Susan and Alicia plotSusan and Alicia plotCourtesy of Roadside Attractions

Q: Your character has a nice relationship with Chloë Sevigny who plays Susan’s friend. Were you self-conscious about having so much dialogue whereas she was mostly listening to you?

  • Kate: I was always worried about the other people in the scenes because there’s quite a lot of it, especially the interior scenes. There were quite a few days in a row where there would be literally me banging on for like thirty minutes. Then the other person would have one line then I’d go off again. I thought “One of these days I’m going to turn around and one of these actors is going to be asleep” but they weren’t.
  • It was lovely to have a relationship with Chloë on screen. I love to see female relationships that are like that. It’s not that common. They just completely approve of each other. They’re not in competition. The real love story is of our friendship. There’s no judgment. There’s acceptance and Chloë's character says so many times in the movie “Well, nobody deserves you” as if it’s just a fact and I just accept it like “Yes, you’re right”. There’s something very nice about seeing that kind of female friendship even though they’re plotting terrible things and being pretty ruthless. I really liked doing that with her.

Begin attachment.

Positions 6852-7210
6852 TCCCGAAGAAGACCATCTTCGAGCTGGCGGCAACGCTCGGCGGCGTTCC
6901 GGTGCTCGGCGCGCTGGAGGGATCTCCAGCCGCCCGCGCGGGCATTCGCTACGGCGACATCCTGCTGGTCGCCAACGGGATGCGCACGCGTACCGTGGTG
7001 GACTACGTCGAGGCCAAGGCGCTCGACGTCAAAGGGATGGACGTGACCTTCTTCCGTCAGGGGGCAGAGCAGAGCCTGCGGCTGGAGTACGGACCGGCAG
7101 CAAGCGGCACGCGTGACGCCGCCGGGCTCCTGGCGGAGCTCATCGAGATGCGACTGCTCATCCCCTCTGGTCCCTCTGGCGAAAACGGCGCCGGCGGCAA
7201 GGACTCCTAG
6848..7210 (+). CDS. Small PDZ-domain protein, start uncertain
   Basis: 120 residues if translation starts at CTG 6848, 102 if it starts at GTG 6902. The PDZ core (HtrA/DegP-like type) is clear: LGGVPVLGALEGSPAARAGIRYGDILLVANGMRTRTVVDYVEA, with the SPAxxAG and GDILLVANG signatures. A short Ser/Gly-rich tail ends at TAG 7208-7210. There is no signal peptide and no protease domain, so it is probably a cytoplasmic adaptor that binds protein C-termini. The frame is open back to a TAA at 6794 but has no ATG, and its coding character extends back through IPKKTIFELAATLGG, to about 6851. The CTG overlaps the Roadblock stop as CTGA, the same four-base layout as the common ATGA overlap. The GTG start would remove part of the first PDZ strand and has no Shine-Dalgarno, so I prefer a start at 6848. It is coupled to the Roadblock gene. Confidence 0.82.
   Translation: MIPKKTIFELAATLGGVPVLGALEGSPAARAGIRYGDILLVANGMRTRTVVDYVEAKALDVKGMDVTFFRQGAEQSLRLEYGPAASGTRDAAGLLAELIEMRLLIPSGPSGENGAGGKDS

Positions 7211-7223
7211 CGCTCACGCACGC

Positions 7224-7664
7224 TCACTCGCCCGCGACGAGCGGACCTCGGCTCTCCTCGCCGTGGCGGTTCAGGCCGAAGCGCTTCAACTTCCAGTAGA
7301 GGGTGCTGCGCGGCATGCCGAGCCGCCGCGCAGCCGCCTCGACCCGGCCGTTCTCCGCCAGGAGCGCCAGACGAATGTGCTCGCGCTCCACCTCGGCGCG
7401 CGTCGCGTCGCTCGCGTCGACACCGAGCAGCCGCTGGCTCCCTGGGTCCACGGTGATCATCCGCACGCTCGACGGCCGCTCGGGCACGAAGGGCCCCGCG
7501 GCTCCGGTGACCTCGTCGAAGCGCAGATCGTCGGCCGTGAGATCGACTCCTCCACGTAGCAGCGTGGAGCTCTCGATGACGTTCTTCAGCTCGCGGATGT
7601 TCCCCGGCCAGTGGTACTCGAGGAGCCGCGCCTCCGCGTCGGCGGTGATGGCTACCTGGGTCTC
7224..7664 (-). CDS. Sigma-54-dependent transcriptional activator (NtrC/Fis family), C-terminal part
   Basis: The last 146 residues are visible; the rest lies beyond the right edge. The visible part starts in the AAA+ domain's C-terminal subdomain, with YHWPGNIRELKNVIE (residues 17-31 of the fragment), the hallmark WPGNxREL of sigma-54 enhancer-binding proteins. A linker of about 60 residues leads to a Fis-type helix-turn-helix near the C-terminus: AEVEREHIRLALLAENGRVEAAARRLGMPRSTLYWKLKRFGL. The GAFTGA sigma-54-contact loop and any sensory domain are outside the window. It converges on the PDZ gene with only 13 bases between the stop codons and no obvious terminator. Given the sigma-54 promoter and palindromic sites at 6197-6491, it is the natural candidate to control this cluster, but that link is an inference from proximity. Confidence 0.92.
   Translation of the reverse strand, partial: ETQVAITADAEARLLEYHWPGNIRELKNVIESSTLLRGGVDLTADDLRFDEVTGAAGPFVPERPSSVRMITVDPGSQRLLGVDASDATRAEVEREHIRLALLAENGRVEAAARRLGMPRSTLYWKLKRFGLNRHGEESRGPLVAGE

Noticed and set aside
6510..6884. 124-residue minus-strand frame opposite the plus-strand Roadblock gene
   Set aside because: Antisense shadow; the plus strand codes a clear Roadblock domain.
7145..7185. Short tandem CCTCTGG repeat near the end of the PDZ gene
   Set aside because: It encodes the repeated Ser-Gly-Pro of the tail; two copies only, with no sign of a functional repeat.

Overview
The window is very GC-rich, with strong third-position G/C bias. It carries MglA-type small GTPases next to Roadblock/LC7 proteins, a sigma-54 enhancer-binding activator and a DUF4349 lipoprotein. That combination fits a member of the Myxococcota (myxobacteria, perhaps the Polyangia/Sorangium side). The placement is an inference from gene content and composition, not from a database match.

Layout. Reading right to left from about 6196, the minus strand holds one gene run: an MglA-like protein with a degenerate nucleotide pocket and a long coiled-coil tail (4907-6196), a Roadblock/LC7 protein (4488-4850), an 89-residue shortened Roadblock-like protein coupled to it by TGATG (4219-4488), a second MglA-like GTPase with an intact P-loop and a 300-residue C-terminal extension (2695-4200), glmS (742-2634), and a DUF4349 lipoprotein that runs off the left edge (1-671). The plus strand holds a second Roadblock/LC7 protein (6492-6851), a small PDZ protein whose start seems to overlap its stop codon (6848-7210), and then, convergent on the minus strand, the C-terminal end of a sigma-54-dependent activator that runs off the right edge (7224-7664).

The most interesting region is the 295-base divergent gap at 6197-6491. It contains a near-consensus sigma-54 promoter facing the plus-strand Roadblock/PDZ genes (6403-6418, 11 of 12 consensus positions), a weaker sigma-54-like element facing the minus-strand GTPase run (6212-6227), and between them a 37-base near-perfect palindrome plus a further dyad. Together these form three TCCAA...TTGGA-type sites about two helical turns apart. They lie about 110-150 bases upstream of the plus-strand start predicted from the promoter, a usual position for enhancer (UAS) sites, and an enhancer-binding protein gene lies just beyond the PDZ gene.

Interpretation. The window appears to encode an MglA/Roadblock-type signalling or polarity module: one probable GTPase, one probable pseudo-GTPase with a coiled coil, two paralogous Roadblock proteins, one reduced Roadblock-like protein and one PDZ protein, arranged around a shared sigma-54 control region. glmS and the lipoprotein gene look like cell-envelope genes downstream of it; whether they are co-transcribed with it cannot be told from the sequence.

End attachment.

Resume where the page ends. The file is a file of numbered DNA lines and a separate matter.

Susan (Kate Beckinsale) with BFF Alicia (Chloë Sevigny)Susan (Kate Beckinsale) with BFF Alicia (Chloë Sevigny)Courtesy of Roadside Attractions

Q: How do you feel about your Lady Susan character? She isn’t exactly the kindest person but we are so drawn to her.